A-State Offense was even worse: Leonard averaged 6 yards per toss, and the team was shut out twice, scoring 10 or fewer points five times.
The Notable Victories
Arkansas State 14, Army 6
The frustration of more than a decade of horrendous football boiled over during the season's opening night when Reggie Arnold pounded out 140 yards and a score, resulting in an Indians victory and the goal posts coming down. Yes. The posts came down for Army. Do not judge. DO NOT! Listen, we've had a hard history, okay? How would you like to be in a conference that awarded the championship to North Texas for four years in a row? Yeah, so back off, Butch.
Arkansas State 10, ULM 6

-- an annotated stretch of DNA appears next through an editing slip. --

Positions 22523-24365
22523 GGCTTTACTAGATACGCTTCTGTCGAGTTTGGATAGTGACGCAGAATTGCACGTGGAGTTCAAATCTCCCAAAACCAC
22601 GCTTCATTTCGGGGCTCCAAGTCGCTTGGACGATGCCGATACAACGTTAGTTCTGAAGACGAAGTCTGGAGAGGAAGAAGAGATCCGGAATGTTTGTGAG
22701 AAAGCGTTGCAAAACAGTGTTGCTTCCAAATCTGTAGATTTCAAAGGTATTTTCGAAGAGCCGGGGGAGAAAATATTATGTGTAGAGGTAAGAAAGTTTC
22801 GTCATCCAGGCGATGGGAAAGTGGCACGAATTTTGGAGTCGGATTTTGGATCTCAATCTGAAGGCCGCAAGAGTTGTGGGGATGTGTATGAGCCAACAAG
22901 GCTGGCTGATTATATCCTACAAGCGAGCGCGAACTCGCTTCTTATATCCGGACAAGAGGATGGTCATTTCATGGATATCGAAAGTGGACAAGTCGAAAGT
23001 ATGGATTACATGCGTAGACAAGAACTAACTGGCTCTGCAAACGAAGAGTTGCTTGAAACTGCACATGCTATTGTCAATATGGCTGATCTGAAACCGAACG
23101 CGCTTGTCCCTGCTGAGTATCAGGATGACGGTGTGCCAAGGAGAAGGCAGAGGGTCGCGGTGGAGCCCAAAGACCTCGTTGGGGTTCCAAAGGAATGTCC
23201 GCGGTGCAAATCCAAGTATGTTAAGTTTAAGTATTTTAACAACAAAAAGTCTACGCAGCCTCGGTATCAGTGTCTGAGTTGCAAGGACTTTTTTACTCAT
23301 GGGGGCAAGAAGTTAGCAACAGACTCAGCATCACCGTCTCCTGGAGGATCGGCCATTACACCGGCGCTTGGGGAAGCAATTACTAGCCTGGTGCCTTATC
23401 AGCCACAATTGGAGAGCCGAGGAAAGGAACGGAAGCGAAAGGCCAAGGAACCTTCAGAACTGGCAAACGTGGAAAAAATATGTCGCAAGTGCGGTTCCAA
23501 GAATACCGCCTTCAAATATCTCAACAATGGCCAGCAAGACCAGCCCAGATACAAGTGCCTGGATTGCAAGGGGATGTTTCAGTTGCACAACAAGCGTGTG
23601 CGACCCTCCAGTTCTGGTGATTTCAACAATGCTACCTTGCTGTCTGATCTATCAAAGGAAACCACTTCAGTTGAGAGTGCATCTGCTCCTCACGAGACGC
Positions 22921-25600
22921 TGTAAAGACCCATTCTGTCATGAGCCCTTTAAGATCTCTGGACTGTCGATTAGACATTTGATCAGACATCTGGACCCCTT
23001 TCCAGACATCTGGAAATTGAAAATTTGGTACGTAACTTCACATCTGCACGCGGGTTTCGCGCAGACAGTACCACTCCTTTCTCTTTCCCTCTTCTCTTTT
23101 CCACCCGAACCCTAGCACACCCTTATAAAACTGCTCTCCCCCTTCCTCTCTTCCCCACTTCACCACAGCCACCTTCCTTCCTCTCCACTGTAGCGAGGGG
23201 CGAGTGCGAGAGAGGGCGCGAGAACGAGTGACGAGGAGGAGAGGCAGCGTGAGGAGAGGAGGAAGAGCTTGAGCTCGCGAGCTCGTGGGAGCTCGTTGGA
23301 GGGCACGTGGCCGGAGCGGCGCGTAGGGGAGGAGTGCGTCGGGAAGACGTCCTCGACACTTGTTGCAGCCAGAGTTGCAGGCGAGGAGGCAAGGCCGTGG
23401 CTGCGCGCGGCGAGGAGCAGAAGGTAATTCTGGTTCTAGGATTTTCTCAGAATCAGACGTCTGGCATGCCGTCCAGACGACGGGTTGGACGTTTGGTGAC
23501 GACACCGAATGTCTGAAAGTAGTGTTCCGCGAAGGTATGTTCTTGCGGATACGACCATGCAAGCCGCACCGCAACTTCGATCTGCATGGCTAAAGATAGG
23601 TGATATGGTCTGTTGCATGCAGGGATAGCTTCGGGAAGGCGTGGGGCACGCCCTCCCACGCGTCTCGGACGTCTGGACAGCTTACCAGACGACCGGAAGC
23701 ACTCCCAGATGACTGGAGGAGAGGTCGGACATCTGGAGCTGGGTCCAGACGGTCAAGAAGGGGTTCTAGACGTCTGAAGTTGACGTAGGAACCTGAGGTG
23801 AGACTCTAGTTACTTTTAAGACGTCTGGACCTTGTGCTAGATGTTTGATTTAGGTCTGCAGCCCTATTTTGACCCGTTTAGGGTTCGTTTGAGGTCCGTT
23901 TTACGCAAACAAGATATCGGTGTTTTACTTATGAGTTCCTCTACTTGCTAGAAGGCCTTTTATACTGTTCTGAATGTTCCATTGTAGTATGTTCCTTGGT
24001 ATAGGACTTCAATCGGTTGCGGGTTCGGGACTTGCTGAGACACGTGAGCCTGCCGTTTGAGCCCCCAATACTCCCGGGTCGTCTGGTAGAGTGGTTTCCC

There is nothing truly noteworthy about this game except A-State QBs Corey Leonard and Travis Hewitt tag-teamed for three interceptions, and that the game was part of the annual Trail of Tears Classic. Can you imagine two teams today hosting a rivalry game under the moniker reserved for one of the United States' most horrible genocides? There would be riots in New York. Seriously, how did that even happen? Was The Great Potato Famine Classic already taken?
Arkansas State 26, Memphis 23 (The Bluff City Miracle)
This was the game that jumpstarted my passion for A-State football. I'll set up the scene: it was a mostly empty Liberty Bowl, the weather was mild, and two struggling programs bumbling on the gridiron. By the fourth quarter, the Tigers appeared to have sealed the victory. The clock had a handful of seconds remaining, and A-State had 3rd and 10 on its own 47 yard line. I was seated with a couple drunken Tiger fans who were already congratulating my team that "hung in there to the end!" Then THIS happened: